The dyarchy of science and religion
At the centre of scientific inquiry lies enshrined the deterministic proclivity of empiricists—that, by understanding the Universe, we no longer remain completely at “its mercy” but, with the knowledge accrued through methodological investigation, become capable to extend our influence to include nature itself—that, through understanding, we may finally assume the seat of the charioteer. It is not so much a fear of any absent measure of control over our own lives so much as it is the want for all that control upon discovering that such is possible; in that regard, would that empiricism be the most accessible medium of inquiry and epistemological pursuit, its ontology then finds purchase in the basis of determinism—social and otherwise.
On the polar-opposite of this weltanschauungen lies the god-believer, whose belief in a supernatural being is a reflection of his or her surrender to the summa of indeterminable entities; the being itself, however, is one of human construction and, thus, the truism of its influence is incalculable. As opposed to the case of the atheist/”moral autodidact”, the case of religion is one of the fear of want of all that control and not its absence: given its foundations in ontological and soteriological bases, religion in its current form and denomination serves to discipline more than explain. However, be that as it may.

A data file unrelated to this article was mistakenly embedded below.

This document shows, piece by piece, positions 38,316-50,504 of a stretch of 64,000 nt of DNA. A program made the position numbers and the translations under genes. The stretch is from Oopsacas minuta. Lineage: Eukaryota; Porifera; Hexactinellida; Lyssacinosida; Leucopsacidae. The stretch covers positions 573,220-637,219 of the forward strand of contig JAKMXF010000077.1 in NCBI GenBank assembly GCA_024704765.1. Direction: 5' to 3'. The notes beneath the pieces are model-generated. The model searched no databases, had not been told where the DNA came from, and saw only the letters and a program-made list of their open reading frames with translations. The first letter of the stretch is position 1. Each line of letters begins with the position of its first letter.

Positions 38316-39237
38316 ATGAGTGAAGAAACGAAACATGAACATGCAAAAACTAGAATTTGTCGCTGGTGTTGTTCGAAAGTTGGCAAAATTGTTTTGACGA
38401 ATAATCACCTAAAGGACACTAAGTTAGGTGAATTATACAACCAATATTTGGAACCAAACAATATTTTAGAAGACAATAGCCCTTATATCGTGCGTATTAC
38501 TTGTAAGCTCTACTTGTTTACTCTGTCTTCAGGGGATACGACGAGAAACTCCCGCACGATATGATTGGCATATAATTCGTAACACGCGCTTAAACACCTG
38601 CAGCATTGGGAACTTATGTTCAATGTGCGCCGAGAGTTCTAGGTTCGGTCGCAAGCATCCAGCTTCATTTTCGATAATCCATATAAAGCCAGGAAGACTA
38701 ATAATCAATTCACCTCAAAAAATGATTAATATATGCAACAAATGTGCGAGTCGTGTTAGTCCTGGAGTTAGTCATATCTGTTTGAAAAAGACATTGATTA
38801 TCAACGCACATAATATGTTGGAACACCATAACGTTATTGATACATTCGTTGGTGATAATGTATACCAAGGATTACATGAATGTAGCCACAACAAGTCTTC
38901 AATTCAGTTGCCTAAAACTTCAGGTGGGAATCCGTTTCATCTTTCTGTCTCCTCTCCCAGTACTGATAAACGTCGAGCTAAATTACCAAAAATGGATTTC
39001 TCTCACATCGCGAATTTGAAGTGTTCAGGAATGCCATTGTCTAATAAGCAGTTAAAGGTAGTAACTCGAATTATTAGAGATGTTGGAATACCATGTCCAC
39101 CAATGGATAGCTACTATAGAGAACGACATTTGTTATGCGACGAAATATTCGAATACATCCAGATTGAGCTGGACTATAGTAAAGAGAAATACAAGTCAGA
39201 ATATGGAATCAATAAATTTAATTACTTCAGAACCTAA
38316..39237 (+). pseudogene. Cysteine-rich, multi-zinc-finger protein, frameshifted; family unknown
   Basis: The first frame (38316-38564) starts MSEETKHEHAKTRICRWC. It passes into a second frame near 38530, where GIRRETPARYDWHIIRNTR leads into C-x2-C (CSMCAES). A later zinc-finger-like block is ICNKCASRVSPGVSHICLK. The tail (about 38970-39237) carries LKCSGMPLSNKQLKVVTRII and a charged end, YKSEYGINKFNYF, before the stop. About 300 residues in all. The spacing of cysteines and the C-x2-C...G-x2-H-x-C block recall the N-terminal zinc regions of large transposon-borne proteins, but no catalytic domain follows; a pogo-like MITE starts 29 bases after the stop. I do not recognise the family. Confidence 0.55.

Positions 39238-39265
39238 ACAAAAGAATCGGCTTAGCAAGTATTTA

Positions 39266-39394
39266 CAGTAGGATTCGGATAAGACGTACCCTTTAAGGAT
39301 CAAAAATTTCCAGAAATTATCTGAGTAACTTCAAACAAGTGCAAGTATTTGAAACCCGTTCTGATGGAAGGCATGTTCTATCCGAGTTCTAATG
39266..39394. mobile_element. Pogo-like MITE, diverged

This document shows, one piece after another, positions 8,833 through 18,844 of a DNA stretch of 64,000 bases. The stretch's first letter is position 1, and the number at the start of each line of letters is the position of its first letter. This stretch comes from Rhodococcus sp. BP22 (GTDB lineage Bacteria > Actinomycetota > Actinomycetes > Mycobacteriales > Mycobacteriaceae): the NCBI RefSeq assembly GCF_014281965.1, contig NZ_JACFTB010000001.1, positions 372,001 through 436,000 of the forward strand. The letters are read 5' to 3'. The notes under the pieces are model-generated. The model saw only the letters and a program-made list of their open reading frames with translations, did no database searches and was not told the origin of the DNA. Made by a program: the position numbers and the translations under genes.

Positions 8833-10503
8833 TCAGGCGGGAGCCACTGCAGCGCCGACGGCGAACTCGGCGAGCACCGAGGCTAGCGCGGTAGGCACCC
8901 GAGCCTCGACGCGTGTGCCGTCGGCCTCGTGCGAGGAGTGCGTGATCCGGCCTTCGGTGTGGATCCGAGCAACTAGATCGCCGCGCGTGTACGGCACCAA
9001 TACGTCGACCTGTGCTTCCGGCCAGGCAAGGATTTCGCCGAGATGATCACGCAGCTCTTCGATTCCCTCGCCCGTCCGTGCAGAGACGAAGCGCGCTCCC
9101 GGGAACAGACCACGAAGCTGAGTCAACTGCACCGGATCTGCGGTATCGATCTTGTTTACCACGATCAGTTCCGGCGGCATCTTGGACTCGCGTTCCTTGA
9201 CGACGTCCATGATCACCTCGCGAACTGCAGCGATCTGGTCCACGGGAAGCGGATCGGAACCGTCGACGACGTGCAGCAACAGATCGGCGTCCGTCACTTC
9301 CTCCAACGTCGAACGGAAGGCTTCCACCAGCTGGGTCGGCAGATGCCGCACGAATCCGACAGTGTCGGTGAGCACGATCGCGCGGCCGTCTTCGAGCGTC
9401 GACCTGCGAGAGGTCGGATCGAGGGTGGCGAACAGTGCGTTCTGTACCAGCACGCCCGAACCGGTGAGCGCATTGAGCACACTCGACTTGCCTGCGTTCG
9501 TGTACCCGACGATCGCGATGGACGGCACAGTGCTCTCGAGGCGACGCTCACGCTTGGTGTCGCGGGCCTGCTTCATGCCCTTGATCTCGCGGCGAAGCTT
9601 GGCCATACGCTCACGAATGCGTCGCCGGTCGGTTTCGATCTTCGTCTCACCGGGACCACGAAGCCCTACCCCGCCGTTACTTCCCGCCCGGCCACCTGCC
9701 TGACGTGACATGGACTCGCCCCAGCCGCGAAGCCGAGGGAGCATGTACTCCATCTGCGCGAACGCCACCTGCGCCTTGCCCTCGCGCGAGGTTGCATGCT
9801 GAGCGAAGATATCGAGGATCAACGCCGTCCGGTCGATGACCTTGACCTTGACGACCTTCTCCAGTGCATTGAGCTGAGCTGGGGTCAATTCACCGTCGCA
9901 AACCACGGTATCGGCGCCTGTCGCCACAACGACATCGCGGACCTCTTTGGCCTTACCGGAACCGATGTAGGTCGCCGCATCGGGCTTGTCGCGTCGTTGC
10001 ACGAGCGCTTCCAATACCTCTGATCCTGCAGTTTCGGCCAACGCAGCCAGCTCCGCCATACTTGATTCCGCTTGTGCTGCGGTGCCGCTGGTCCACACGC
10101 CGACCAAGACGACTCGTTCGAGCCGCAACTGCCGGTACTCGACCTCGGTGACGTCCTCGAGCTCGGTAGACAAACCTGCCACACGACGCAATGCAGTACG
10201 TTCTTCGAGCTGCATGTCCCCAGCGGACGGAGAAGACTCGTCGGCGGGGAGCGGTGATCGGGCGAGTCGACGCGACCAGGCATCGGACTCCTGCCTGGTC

Even if not for the sake of this argument, consider: for as long as the positivist argument cannot defy its contradiction by the argument of universal negation, science, too—as a construction of constructivist empiricism—cannot lay claim to assisting with the “process of determination” because it remains just as much a construction as is religion. Does that not mean that they partake in equal measure of the doubts of the thinker who so disputes that one (probably science) is assuredly deterministic while the other is not when it is so clear that the privilege of proving a tautology rests with neither side?